The greenery starts from the plaza on the ground level, continues through the employees dining area, proceeds to the rooftop and finally converges back to the nature at the back of the site. This continuation of plants drastically reduces both visual and environmental collision. Moreover, the eco-pond achieves the effect of lowering temperature, BIPV (Building Integrated Photovoltaics) installed in the courtyard functions as shelter as well as regenerating energy, and the crater-shaped rooftop platform camouflages the electromechanically appliances. All things considered, the design approach has successfully combined technology with aestheticism.Courtesy of Bio-architecture Formosana
A Façade that Echoes to the Surrounding Landscape
The building façade is composed entirely by metal-framed curtain wall and aluminum louver panels with laboratory pipelines and maintenance pathway placed in between. To effectively reduce the intensity of radiation while receiving maximum natural light source, the shell is constructed of 16mm thick low-E energy efficient glass and 8mm semi-reflective glass. Perforated louver panels which serve as shelter, creates rhythmic pattern with their curvature and density. The main feature of the building façade- 3358 pieces of architectural exterior sun shades designed by Noiz Architects (Keisuke Toyoda and Chia-Hsuan Tsai) were manually installed by the construction team.Courtesy of Bio-architecture Formosana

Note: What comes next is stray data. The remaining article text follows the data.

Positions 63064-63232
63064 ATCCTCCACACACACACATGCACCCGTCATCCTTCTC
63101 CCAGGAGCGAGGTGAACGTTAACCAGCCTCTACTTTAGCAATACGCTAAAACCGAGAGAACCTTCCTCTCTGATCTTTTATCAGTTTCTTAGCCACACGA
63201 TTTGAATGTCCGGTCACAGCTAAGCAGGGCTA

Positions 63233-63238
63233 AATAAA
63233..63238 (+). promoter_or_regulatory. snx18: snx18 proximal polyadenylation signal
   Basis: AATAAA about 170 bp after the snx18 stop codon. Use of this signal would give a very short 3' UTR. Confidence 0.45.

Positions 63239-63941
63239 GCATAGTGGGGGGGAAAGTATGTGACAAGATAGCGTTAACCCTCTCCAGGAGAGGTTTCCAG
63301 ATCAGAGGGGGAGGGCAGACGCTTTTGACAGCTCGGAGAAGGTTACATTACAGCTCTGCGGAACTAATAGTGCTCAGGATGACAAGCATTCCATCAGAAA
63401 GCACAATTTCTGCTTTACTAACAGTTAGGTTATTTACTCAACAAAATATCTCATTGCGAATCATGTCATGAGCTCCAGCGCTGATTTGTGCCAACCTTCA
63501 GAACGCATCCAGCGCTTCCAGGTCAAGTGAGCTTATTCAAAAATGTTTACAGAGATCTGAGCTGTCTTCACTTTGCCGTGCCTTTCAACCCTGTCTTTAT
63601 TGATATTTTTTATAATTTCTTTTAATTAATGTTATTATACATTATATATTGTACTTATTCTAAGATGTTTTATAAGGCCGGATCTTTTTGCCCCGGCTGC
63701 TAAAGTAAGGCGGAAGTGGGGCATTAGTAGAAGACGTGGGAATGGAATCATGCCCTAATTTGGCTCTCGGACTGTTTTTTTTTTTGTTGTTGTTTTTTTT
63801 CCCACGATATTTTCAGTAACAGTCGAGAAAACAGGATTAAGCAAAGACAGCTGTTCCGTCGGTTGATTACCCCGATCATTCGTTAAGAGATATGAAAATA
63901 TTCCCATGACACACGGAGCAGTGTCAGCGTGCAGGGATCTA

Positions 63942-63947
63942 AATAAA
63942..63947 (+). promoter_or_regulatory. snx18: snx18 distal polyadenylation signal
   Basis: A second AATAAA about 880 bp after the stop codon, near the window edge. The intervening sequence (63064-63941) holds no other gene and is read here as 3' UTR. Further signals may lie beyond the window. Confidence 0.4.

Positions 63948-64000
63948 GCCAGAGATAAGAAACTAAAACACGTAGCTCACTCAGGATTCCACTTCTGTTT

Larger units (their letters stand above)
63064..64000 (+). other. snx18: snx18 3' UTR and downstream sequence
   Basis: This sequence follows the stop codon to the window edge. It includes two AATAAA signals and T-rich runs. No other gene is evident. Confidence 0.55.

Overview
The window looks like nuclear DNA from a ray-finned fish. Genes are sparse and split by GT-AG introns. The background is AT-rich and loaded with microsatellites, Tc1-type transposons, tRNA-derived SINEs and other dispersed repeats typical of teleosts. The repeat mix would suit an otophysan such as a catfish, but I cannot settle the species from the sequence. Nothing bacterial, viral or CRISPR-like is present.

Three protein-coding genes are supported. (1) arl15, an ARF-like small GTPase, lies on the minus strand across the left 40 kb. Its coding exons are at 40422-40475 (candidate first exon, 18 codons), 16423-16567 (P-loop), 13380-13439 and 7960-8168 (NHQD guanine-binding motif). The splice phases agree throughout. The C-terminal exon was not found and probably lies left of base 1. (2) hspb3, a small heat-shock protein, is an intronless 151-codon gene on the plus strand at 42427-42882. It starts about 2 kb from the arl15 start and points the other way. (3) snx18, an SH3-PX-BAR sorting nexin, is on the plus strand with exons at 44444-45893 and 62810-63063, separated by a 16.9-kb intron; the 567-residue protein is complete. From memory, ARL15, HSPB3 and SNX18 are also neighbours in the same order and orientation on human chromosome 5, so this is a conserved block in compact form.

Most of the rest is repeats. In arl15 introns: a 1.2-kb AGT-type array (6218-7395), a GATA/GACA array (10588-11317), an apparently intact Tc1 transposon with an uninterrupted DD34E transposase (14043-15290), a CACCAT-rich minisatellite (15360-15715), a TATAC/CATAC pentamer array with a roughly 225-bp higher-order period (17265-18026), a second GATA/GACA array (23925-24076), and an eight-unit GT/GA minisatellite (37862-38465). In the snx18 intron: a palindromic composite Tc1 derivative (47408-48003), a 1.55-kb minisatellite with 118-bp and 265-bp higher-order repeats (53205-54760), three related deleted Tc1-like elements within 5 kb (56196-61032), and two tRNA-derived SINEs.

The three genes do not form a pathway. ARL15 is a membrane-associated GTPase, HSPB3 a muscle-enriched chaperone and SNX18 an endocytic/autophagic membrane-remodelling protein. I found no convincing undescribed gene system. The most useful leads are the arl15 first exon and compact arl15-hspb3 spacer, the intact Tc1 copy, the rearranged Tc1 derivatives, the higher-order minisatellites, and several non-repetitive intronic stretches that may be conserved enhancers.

Earthquake Resistant Structures
Located on high earthquake frequency geographic zone- Chelungpu Fault, the project incorporates anti-shock mechanisms such as Buckling Restrained Brace (BRB), Fluid Viscous Dampers (FVD) and adopts the Ductile Beam-to-Column Connection method. In addition to meeting the criteria in “Specifications and Commentary of Buildings”, I value of the usage factor has risen to 1.25. Based on the concept of “Strong Column and Weak Beam” and with the use of steel moment resisting frame, buckling restrained braces (BRB), fluid viscous damper (FVD) and other earthquake-resistant structures, the structure remains elastic after an earthquake of level 7 or above. Even if the magnitude and intensity of earthquake is far greater than that in level 7, the building is still able to deform in an advantageous way to resist the seismic activity. This allows the building to reach a high safety standard such that there will still be chances to repair the building in case of an intense earthquake; there will be no casualties in case of a medium-sized earthquake; there will be no worries in case of a mild earthquake. Thus, it can protect the users’ advanced equipment and research production.Courtesy of Bio-architecture Formosana